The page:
A Quarterly Journal of Contemporary English Language Haibun
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September 2008, vol 4 no 3

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Ray Rasmussen

Continental Divide

I slip from the sleeping bag's warmth, feel the bite of mountain air and head for the campfire and coffee.

Wendy, freckle-faced, hair in pigtails, big blue eyes, says: "I'd like to hike with you today."

We follow Persimmon Creek upstream, climb past waterfalls to the top of the Continental Divide, walk through fields of alpine poppies, mountain peaks jutting up on all sides. On our return, we descend a steep scree slope in long jumps, racing to the bottom.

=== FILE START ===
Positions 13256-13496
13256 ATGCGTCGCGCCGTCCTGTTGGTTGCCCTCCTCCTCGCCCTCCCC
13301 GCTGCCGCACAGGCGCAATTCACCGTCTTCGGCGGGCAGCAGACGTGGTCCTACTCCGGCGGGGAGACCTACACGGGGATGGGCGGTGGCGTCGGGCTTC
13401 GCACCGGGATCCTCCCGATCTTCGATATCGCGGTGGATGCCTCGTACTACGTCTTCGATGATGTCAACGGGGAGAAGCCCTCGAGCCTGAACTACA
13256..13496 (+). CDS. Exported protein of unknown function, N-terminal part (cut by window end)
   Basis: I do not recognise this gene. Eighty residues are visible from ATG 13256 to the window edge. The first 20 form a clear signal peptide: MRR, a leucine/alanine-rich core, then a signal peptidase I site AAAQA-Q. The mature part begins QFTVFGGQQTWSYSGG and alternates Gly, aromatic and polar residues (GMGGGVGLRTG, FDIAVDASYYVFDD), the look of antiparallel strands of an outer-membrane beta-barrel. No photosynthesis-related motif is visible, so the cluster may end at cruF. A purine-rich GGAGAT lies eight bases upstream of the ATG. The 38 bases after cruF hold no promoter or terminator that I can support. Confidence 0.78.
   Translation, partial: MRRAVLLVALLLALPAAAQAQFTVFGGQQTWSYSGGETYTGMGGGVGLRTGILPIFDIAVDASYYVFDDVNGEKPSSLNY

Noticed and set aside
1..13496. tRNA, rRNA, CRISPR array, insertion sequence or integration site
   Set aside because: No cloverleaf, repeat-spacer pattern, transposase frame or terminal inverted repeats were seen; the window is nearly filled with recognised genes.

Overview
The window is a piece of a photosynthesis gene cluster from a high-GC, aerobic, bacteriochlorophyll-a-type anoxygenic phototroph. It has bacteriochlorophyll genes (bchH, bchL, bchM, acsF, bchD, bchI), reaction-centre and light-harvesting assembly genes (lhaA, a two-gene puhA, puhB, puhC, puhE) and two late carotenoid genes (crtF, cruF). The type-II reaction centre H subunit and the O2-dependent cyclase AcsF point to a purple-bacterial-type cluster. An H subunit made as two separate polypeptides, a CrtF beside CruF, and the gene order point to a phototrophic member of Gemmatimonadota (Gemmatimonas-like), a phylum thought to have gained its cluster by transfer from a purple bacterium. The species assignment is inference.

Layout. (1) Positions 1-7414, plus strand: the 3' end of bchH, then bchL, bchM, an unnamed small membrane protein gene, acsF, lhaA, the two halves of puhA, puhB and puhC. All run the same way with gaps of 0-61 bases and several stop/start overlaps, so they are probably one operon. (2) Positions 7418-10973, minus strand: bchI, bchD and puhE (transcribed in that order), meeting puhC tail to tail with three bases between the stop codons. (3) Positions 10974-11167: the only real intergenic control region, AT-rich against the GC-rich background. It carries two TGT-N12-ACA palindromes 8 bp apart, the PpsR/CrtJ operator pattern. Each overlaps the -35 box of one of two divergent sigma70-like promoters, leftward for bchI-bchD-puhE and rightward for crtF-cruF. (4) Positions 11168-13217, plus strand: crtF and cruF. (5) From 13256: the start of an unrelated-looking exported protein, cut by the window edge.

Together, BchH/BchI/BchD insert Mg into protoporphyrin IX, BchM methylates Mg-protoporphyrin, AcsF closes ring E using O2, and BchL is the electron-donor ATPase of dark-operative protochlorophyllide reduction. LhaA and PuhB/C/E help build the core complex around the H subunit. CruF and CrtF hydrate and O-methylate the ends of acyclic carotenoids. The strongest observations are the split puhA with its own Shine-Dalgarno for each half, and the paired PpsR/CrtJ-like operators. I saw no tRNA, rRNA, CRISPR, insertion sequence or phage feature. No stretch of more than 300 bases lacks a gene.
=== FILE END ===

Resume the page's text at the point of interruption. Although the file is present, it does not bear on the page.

We stop at a place where a small waterfall drops into a pocket deep enough for a swim—a place that I've had in mind all day. I gesture toward the pool and Wendy takes the hint and undresses. As she enters, she looks back over her shoulder with a hint of smile: "You can look, but don't touch."

Stripping off the cloth that covers this old man's body, I follow her into the pool: "And, you can touch, but don't look."

of cool water—
one thirst quenched

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